Despite these critiques, there are several findings that appear to be supported by a reanalysis (excluding Cq>35). These include the finding of 40-fold decreased abundance of miR-328 in CSF of exercised versus non-exercised individuals (although this is not restricted to any particular disease group), and, to a lesser extent (8-fold), miR-608. While validation is needed, and ideally a before-and-after study (in animals if this is too demanding in humans), at least these miRNAs may justify follow-up. Several other miRNAs are also significantly different between the two groups, but with large variability, diminishing their likely utility as biomarkers. However, with most of the purported CFS or GWI differences confounded by the thresholding strategies, and with no validation, additional evidence will be needed before other conclusions can be drawn. Notably, there was no discernible pattern of neuronal, oligodendrocyte (providing myelin sheath), or inflammation-associated miRNAs, which one might expect with damage or inflammation associated with CFS/ME or the acetylcholinesterase-linked mechanisms for GWI that is mentioned, so I am doubtful that this avenue of investigation will be fruitful.

    Patients of CFS/ME not only have to live with this condition, they have been through a lot in recent years with irreproducible science. I would thus encourage the authors both to moderate speculation about CFS or GWI-associated miRNAs for now and to proceed with and report the results of blinded qPCR quantification. I would recommend using the standard stem-loop RT/TaqMan assays for this. Indeed, I would be glad to examine samples along with you in a blinded fashion if it would be helpful.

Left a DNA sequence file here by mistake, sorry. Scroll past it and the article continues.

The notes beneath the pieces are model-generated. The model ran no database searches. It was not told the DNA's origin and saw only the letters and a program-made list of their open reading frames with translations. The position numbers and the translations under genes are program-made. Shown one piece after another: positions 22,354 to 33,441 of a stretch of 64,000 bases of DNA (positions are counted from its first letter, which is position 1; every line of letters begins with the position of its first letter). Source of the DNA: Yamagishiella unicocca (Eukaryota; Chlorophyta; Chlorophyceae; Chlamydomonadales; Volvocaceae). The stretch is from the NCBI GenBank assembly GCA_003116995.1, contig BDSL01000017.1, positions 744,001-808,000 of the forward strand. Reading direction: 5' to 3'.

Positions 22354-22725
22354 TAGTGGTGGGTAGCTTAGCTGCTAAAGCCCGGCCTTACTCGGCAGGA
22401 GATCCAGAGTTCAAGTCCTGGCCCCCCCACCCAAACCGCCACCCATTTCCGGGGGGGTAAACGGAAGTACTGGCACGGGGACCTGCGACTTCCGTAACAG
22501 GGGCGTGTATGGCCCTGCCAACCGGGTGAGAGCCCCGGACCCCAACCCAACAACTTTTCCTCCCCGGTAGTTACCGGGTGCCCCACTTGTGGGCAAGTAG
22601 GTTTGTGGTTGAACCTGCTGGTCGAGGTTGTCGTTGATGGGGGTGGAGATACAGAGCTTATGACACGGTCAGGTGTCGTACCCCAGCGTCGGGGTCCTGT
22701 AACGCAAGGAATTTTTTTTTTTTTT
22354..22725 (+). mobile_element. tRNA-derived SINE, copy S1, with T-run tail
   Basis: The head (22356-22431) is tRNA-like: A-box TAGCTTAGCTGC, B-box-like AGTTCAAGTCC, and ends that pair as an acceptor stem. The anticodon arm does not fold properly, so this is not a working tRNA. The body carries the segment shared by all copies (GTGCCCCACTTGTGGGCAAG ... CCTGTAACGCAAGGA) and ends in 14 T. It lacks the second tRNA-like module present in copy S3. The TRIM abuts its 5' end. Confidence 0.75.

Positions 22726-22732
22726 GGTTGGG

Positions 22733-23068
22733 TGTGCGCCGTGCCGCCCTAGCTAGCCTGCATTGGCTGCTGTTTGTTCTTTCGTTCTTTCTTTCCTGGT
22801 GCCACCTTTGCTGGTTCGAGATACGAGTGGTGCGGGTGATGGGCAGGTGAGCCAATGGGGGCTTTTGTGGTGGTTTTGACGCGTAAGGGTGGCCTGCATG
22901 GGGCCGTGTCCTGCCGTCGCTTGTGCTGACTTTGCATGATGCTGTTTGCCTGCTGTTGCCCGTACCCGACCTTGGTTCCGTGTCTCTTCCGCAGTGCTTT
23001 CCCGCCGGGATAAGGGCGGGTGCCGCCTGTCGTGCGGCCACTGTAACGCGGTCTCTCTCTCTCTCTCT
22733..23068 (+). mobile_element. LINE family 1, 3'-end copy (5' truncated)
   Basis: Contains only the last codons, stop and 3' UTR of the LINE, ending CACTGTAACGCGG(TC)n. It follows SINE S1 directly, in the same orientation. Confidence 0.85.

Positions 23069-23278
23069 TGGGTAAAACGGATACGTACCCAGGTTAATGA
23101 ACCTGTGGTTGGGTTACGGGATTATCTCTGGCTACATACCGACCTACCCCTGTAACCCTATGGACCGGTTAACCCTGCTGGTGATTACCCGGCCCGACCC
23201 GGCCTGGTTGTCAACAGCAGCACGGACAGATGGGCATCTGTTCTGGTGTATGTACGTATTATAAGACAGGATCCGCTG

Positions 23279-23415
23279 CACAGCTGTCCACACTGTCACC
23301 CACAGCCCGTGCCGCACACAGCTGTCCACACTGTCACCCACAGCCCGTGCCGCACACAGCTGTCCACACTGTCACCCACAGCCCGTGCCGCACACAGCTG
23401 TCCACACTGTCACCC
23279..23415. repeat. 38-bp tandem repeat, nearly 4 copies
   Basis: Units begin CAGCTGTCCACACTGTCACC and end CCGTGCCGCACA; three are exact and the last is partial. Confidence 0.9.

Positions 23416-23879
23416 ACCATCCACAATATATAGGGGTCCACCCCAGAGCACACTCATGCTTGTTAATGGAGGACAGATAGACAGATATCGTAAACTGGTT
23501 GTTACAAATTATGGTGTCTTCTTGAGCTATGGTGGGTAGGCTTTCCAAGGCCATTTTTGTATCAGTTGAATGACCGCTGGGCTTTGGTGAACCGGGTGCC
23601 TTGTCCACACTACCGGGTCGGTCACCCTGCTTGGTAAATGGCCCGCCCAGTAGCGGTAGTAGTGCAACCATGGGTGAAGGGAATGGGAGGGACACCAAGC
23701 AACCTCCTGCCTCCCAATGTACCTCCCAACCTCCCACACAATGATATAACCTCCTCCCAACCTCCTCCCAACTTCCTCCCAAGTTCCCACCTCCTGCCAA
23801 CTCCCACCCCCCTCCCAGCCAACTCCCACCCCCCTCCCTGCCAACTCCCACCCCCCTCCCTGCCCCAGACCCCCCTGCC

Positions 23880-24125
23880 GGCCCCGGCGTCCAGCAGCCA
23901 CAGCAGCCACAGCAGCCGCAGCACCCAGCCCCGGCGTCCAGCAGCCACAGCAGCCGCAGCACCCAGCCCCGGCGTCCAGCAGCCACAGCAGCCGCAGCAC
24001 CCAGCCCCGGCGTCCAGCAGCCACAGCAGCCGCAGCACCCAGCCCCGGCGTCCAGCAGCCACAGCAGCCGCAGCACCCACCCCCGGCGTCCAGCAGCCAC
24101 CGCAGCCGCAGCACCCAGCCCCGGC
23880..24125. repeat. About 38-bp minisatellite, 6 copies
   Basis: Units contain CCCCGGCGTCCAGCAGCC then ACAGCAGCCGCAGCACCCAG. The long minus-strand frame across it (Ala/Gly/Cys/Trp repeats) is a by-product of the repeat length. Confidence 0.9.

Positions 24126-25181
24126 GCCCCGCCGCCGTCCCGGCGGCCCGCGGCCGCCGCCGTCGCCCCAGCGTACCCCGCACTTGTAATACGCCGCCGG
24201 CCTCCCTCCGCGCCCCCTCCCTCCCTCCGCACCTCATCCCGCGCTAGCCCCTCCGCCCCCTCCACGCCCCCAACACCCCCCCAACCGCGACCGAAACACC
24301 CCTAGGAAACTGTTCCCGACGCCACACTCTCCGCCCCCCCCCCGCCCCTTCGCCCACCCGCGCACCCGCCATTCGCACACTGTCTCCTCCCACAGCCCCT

• Gwinyai Masukume2017 Nov 19 06:18 a.m. (5 days ago) 1 of 1 people found this helpful

    The authors define this pregnant patient’s Haemoglobin (Hb) of 8.9 g/dL as mild anemia. However according to the World Health Organization (WHO) this is moderate anemia (Hb < 10 but >= 7 g/dL) (WHO, 2011).

    It is suggested that theirs is the first case report describing an HIV infected pregnant patient with uncorrected Tetralogy of Fallot. In 2011 Solanki and co-authors reported such a case Solanki SL, 2011.

  • Eculizumab in Renal Transplantation: A 2017 Update.

    Grenda R.Ann Transplant. 2017.2 commentsRyszard Grenda also commented

    Mark Milton2017 Nov 18 4:37 p.m. (6 days ago) 2 of 2 people found this helpful

    This article states that "Eculizumab is a humanized monoclonal antibody directed against the C5a component of the complement system, and this binding leads to blockade of the C5b-9 membrane attack complex while the other functions of the complement are maintained."

    This is incorrect. Eculizumab, specifically binds to the C5, thereby inhibiting its cleavage to C5a and C5b and preventing the generation of the terminal complement complex C5b-9

  • Zoe Pafili2017 Nov 18 2:34 p.m. (6 days ago) 1 of 1 people found this helpful

    Even though not significant for the manuscripts' conclusions, the coefficient used to calculate dextrose calories (4kcal/g) is different from that proposed by the products' manufacturers and that used in TPN ordering, according to which the caloric content of IV dextrose is 3.4kcal/g.

Supplemental Content

PubMed Commons Blog

Collaborating to bring journal clubs to PubMed Commons: A librarian’s perspective

July 5, 2017
Univ of Kansas Nursing-imgJournal clubs can be a great tool in graduate and medical education. They provide opportunities for students to practice important skills: literature searching, critical reading, scholarly debate, and in some cases, even writing. Julie Hartwell shares how a collaboration with faculty on PubMed Commons got started and its initial impact. See full blog post

Search for comments

Find comments contributed by an author

Find publications with comments in PubMed

Include "has_user_comments[filter]" with the query or use the "Reader comments" filter in PubMed's side bar. Try it now

More tips for using PubMed Commons

We value your feedback

If you have questions, comments, or suggestions for improvements, please let us know.

Send feedback